EULAR CVD Management Guidance focuses on gout, lupus and vasculitis

New guidelines from the European Alliance of Rheumatology Associations (EULAR) provide both general and detailed guidance for cardiovascular risk management in various rheumatic and musculoskeletal (RMD) diseases, many of which can lead to an increased risk of cardiovascular disease (CVD).

“The committee believes that these recommendations will enable healthcare providers and patients to mutually engage in a long-term care journey tailored to patients’ needs and expectations to improve cardiovascular health in RMDs,” writes George C. Drosos, National and Kapodistrian University of Athens, Athens, Greece, and colleagues. The recommendations were published this month in Annals of rheumatic diseases.

EULAR convened a task force to generate best practices for preventing cardiovascular disease in patients with gout, vasculitissystemic sclerosis (SSc), myositis, mixed connective tissue disease (MCTD), Sjögren’s syndrome (SS), systemic lupus erythematosus (ELS) and antiphospholipid syndrome (APS).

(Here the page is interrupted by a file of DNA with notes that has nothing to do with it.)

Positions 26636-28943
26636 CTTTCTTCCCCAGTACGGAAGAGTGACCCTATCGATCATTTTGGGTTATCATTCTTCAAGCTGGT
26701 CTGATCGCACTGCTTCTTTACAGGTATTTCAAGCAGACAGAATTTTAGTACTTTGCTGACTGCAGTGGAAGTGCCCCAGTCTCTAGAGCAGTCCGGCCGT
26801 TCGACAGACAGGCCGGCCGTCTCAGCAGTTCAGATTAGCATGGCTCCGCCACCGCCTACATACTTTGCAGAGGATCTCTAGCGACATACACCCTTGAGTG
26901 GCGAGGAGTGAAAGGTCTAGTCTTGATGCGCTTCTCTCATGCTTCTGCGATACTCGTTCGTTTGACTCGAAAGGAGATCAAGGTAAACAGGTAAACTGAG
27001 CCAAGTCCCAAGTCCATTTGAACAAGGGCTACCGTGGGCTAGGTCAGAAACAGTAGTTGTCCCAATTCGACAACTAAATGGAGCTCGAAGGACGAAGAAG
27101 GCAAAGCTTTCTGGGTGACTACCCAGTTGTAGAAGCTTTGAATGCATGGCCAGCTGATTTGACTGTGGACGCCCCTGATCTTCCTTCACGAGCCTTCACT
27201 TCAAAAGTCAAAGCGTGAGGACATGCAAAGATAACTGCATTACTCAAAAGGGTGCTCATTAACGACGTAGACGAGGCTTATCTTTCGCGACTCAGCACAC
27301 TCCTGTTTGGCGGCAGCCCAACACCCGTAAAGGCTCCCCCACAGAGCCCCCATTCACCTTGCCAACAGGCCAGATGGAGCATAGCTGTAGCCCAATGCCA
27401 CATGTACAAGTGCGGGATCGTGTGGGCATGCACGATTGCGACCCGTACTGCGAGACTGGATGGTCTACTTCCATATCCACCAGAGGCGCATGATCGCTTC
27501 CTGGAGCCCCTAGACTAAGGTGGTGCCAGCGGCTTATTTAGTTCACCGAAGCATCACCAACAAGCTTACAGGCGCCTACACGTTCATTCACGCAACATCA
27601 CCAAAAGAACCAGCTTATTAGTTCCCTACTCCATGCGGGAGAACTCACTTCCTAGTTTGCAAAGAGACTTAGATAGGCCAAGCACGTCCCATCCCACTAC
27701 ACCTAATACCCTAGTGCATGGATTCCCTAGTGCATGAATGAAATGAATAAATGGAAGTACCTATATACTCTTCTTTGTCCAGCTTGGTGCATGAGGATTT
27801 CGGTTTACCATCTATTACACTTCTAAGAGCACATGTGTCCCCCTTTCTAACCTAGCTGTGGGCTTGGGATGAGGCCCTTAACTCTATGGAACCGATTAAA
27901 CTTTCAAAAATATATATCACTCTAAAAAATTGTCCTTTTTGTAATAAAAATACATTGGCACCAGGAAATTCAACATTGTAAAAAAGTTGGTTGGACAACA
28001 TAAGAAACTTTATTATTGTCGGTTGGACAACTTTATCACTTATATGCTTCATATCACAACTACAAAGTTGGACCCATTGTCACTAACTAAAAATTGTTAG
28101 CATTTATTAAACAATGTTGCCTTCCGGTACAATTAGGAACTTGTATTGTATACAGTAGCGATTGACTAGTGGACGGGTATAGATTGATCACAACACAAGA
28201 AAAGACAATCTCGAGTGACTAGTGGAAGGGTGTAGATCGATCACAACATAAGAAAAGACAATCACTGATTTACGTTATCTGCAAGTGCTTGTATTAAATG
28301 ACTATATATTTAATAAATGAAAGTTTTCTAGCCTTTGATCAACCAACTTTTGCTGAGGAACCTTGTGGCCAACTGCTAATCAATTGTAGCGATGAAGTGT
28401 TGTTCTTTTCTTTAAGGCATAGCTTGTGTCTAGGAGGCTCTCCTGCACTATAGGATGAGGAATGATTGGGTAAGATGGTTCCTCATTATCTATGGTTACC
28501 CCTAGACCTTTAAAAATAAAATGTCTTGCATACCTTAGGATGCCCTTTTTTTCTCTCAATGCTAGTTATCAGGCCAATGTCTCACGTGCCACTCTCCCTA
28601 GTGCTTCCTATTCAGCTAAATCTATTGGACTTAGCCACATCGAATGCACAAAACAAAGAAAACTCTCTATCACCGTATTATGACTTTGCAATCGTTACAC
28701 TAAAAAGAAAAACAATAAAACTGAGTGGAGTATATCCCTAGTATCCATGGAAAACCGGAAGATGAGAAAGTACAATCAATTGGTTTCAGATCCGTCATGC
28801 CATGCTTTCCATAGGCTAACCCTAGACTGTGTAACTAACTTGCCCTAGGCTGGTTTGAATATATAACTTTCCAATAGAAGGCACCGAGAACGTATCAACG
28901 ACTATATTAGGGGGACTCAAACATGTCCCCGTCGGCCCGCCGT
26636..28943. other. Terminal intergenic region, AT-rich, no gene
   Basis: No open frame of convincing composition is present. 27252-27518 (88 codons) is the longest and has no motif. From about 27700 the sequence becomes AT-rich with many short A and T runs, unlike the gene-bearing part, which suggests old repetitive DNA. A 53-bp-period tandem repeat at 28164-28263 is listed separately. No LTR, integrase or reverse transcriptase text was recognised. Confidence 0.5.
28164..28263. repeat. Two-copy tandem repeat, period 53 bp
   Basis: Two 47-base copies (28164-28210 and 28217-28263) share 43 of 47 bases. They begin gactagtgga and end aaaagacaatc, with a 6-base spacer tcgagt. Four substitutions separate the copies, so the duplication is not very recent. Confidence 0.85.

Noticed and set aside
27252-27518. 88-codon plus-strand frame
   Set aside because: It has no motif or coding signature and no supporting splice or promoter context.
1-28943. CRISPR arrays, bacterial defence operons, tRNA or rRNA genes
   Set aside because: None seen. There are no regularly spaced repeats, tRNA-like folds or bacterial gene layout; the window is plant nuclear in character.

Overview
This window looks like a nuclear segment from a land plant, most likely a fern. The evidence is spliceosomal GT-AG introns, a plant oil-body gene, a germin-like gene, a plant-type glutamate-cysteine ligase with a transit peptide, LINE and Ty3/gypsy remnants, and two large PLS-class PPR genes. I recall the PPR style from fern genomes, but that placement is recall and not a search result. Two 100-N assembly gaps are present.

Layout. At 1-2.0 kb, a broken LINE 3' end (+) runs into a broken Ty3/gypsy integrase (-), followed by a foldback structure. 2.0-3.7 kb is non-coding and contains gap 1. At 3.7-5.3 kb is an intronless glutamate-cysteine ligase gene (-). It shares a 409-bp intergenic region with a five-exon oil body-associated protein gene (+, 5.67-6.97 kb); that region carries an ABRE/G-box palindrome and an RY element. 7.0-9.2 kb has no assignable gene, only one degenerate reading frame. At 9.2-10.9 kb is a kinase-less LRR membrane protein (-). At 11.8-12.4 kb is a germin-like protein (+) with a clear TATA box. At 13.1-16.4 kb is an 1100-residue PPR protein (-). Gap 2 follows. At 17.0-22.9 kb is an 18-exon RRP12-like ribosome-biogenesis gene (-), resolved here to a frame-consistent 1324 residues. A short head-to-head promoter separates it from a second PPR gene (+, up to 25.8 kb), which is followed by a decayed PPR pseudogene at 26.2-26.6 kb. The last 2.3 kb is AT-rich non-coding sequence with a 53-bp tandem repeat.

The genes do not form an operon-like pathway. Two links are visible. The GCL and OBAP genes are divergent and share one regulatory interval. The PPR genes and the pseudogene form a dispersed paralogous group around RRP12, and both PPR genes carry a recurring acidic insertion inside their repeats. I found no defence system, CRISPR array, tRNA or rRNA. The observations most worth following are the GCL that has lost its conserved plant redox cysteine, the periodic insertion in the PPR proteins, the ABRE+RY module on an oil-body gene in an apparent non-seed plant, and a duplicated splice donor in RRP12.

Cardiovascular risk management for patients rheumatoid arthritisankylosing spondylitis and psoriatic arthritis were covered with previous EULAR recommendations.

The working group included 20 members from 11 European countries, including 12 rheumatologists, 2 cardiologists, 1 specialist in metabolic medicine, 1 healthcare professional, 2 patient representatives and 2 EMEUNETs (Emerging EULAR Network) members. One group of working group members performed a systematic literature review of 105 articles on gout, vasculitis, SSc, myositis, MCTD, and SS, and another group assessed 75 articles on SLE and the SAPL. Together, they decided on four main principles:

  1. Clinicians should be aware of the increased cardiovascular risk in patients with MMR, with reduction in disease likely decreasing risk.

  2. Rheumatologists, in collaboration with other health care providers, are responsible for assessing and managing the cardiovascular risk of their patients.